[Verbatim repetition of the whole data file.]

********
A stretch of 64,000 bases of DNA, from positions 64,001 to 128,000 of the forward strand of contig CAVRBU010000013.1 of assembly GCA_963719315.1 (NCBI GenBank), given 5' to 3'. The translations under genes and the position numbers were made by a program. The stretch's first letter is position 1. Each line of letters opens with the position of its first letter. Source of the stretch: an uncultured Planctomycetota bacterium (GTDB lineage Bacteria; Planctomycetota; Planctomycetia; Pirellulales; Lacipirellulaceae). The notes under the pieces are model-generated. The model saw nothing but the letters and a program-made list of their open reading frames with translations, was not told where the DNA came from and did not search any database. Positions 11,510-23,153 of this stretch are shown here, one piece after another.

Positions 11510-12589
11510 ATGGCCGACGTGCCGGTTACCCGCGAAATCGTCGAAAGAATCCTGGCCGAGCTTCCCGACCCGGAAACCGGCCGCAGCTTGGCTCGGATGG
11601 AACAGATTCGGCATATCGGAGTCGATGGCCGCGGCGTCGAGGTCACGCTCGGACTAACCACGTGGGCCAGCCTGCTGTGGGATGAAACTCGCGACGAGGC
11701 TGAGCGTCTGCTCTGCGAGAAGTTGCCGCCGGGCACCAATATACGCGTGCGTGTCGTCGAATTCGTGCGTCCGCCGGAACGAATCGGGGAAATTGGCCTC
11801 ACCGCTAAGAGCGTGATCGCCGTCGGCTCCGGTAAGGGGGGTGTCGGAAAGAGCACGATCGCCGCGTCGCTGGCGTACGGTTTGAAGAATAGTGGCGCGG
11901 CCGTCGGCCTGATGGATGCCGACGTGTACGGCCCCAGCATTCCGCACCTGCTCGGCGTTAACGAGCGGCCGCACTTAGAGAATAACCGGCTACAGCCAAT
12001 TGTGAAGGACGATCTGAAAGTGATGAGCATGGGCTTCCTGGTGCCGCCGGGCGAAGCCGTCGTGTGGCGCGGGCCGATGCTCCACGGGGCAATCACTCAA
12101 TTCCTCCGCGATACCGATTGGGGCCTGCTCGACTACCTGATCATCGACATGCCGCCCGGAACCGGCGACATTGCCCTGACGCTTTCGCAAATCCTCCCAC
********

A stretch of 64,000 bases of DNA, from positions 64,001 to 128,000 of the forward strand of contig CAVRBU010000013.1 of assembly GCA_963719315.1 (NCBI GenBank), given 5' to 3'. The translations under genes and the position numbers were made by a program. The stretch's first letter is position 1. Each line of letters opens with the position of its first letter. Source of the stretch: an uncultured Planctomycetota bacterium (GTDB lineage Bacteria; Planctomycetota; Planctomycetia; Pirellulales; Lacipirellulaceae). The notes under the pieces are model-generated. The model saw nothing but the letters and a program-made list of their open reading frames with translations, was not told where the DNA came from and did not search any database. Positions 11,510-23,153 of this stretch are shown here, one piece after another.

Positions 11510-12589
11510 ATGGCCGACGTGCCGGTTACCCGCGAAATCGTCGAAAGAATCCTGGCCGAGCTTCCCGACCCGGAAACCGGCCGCAGCTTGGCTCGGATGG
11601 AACAGATTCGGCATATCGGAGTCGATGGCCGCGGCGTCGAGGTCACGCTCGGACTAACCACGTGGGCCAGCCTGCTGTGGGATGAAACTCGCGACGAGGC
11701 TGAGCGTCTGCTCTGCGAGAAGTTGCCGCCGGGCACCAATATACGCGTGCGTGTCGTCGAATTCGTGCGTCCGCCGGAACGAATCGGGGAAATTGGCCTC
11801 ACCGCTAAGAGCGTGATCGCCGTCGGCTCCGGTAAGGGGGGTGTCGGAAAGAGCACGATCGCCGCGTCGCTGGCGTACGGTTTGAAGAATAGTGGCGCGG
11901 CCGTCGGCCTGATGGATGCCGACGTGTACGGCCCCAGCATTCCGCACCTGCTCGGCGTTAACGAGCGGCCGCACTTAGAGAATAACCGGCTACAGCCAAT
12001 TGTGAAGGACGATCTGAAAGTGATGAGCATGGGCTTCCTGGTGCCGCCGGGCGAAGCCGTCGTGTGGCGCGGGCCGATGCTCCACGGGGCAATCACTCAA
12101 TTCCTCCGCGATACCGATTGGGGCCTGCTCGACTACCTGATCATCGACATGCCGCCCGGAACCGGCGACATTGCCCTGACGCTTTCGCAAATCCTCCCAC